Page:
I’d like to address this specific dispatch to the good people at Lipton.
First of all, I’d like to thank you for responding to my beverage needs for the last five years or so. There was a time before 2006 when I would start off my day with 20 ounces of Diet Mountain Dew. Certainly the caffeine content of said drink was enough to give me a slight buzz through those days in cubeville as I sat there mastering the art of joins, case statements, and concatenation while living life as an SQL padawan. Even still, the citrus component of what I once called “Rocky Mountain Horse Piss” made me a frequent visitor to that one place where the rigid rules dictated by the man card require that I strongly adhere to “Urinal Etiquette”.
For those of you who aren’t familiar with the process, “Urinal Etiquette“ is the process by where two men, using urinals in a public restroom leave an empty, unoccupied urinal between them. Men should never stand immediately next to each other when relieving themselves publicly. Streams could cross, worlds could collide, and the offending participants could feel compelled to go watch reruns of “Sex in the city”.
Now where was I?
Oh right. Diet Mountain Dew has been known to give me a slight buzz and it makes me pee a lot.
At one point, the cafeteria at work started carrying Lipton Green Tea in a citrus flavor. Upon trying it, I likened it to the syrup found in fruit cocktail. Overall it wasn’t bad, however I found it a little thick. At the time, I was looking to reduce my intake of high fructose corn syrup. It turns out the new green tea I had tried had that stuff in it.
But then, I found the diet version in the same flavor. It had none of the fructose stuff. It didn’t have that thickness the leaded stuff had. It had just the right mixture of citrus elements in it to avoid overpowering my taste buds and my bladder.
It’s now become a stationary component of my life. If you see me planted in cubeville, or in a conference room without a Diet Citrus Lipton Green Tea in reach, then I’m probably pondering my next steps to obtain one.
Just to summarize; green tea is my crack, and I don’t cross streams in the restroom.
I’ve tried the same flavor in a few other brands, mind you. In each of those cases, it was obvious to me that Lipton’s competition hasn’t been able to use enough corporate espionage to find the formula that works. Just to be clear here, Lipton has it figured out.
This last Saturday, I participated in a springtime activity which has been a part of my life for the last ten years. Is it gardening or yard work, you may ask? No. It’s baseball. TharpSter Jr. has been playing every spring since 2001 when he was 7.
How does my son’s ability to put out a would-be base stealer on a throwdown from the plate have anything to do with green tea?
I know you’re asking that right now. You should know by now I’m all about the non-sequitur.
Technically, the two items are mutually exclusive.
After his game the other day, we stopped at the gas station to fill up the truck at approximately $3.79 a gallon. The CFO and the kids went inside to get drinks while I stayed outside at the pump, firmly grasping my ankles.
Bless their hearts as the gang remembered me when getting the drinks. Things were different this time though. The good people at Lipton had changed the shape of their bottle. The plastic seemed to be thicker or even stronger. This bad boy wouldn’t crush to the pressure of me twisting the lid off.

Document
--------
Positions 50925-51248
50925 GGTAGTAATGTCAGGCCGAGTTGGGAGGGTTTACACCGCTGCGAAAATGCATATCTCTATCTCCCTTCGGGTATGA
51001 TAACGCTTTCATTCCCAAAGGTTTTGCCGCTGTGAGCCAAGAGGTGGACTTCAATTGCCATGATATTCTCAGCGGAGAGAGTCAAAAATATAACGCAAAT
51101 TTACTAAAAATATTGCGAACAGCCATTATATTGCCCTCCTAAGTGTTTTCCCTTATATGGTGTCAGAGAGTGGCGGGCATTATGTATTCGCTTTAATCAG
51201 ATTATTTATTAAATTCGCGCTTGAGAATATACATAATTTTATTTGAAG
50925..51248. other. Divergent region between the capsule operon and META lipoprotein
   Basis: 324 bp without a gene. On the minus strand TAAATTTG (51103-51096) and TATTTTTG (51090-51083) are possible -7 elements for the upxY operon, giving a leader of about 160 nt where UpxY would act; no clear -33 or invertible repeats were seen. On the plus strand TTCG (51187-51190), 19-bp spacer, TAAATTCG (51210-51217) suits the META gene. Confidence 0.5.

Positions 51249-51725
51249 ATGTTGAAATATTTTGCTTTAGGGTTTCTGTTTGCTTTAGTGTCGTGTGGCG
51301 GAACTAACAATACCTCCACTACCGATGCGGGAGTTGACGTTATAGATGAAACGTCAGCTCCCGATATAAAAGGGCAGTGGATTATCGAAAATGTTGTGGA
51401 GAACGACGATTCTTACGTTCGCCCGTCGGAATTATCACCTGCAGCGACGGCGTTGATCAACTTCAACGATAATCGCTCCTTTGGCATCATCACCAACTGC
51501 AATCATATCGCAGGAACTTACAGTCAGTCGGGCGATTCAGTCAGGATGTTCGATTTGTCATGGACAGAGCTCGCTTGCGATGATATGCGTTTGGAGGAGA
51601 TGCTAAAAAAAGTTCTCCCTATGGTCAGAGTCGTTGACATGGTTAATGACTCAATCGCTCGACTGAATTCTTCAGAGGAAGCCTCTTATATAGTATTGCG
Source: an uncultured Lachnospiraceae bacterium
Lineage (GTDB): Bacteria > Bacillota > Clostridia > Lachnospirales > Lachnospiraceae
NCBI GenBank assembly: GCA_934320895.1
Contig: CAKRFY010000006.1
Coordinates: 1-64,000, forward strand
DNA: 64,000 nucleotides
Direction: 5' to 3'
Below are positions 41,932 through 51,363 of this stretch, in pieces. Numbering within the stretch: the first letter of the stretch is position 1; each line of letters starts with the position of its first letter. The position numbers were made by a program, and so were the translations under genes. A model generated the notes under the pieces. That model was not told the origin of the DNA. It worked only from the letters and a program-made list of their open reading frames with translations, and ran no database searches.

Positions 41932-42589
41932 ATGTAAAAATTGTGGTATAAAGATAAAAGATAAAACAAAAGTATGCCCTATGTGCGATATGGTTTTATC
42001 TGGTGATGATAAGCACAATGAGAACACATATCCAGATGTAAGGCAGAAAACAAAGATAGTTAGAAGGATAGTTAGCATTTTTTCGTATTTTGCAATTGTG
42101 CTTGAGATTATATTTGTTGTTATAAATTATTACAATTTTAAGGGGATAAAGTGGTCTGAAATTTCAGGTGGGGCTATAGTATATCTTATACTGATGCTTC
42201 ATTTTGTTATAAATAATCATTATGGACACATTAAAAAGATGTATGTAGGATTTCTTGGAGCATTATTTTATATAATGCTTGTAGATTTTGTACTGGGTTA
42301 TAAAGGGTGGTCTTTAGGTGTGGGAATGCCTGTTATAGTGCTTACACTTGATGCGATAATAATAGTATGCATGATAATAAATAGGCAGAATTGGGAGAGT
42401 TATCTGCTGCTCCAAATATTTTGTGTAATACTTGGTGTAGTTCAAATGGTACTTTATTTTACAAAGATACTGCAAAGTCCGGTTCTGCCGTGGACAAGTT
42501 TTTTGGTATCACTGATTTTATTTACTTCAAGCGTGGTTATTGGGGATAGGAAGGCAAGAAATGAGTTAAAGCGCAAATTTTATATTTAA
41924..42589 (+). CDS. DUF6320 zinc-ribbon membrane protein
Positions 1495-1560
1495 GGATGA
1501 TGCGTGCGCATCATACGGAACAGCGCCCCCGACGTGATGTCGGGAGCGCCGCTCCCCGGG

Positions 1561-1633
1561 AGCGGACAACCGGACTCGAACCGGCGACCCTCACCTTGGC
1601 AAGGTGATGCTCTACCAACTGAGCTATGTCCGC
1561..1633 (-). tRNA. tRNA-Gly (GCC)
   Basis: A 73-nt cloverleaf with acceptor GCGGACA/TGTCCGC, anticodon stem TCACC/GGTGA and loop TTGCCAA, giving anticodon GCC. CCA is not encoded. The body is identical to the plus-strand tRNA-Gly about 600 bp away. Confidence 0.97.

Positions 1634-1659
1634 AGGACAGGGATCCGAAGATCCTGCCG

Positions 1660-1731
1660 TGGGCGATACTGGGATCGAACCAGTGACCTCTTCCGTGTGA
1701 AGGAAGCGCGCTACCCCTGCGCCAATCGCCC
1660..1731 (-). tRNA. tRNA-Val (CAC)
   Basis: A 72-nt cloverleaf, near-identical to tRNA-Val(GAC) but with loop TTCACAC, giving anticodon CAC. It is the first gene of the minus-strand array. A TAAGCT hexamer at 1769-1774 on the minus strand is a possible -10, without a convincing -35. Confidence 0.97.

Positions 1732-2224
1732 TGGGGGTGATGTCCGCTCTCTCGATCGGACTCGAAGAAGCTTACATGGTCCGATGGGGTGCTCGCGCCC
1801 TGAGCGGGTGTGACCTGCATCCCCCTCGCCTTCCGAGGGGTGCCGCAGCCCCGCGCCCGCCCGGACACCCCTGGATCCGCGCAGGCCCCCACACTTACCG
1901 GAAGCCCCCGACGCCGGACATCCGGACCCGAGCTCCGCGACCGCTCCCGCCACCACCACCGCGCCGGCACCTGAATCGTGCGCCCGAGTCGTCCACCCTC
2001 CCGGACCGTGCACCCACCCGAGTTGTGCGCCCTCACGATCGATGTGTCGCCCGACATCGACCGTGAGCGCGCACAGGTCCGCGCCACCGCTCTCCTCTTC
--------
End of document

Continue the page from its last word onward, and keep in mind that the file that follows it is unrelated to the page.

Lipton appeared to have gotten a libidinous edge on the green tea front.
Who’s up for a quick history lesson?
If you’re still here, raise your hand. It appears I still have your attention.
A quarter of a century ago (I can’t believe it’s been that long), a brilliant marketing campaign was perpetrated on the soda guzzling public. At the time, mall goers across this great nation of ours were stopping at strategically placed folding tables to take the Pepsi Challenge. Suffice to say, Pepsi was kicking the collective butts of Coca-Cola in taste tests all over the place. Pepsi had the self proclaimed King of Pop on board, lighting his head on fire in order to express the virtues of soda being the choice of a new generation. Coca-Cola wanted their market share back.
You know what they did don’t you?
That’s right. They changed their formula, rebranded it as New Coke, and marketed the hell out of it. In return, what did the American drinking public get as a result?
Crappier tasting Coke.
“Bring back the real thing” type rallies cropped up in just enough places to make the local news broadcasts and raise a stink. Before we new it, the original recipe was rebranded as Classic Coca-Cola, New Coke seemed to have disappeared into the sunset, and we were all free to continue our carefree lives in the middle of Reaganomics.
So I told you that to tell you this.
The recipe of citrus flavored green tea which had been poured into that curvaceous bottle had been changed. I don’t know exactly what it was that was different. My guess was that more orange had made it’s way in there. It wasn’t the original flavor. It wasn’t my crack.
Now I could tell you how I knew it wasn’t the right stuff. I could liken it to the story about how bank tellers are trained to recognize counterfeit bills. I would expect you’re already familiar with that story, and I’m certainly not interested in publishing a rerun here on TharpSter.Org. Just know that I knew it wasn’t the right stuff.
So what am I going to do about it?
First of all, I’m going to write a smart ass blog about it and put it out on the worldwide web.
After that, I’m going to tag the article so that whenever innocent bystanders happen to google the term “Lipton Green Tea” or “naked chicks”, the smart ass blog will come up in the search results.
Beyond that, I’m going to sit here and just hope that the new tea featured in the new bottle was just Lipton’s uninspired and meager attempt to reinvent itself.
Now if you’ll excuse me, I have to go pee.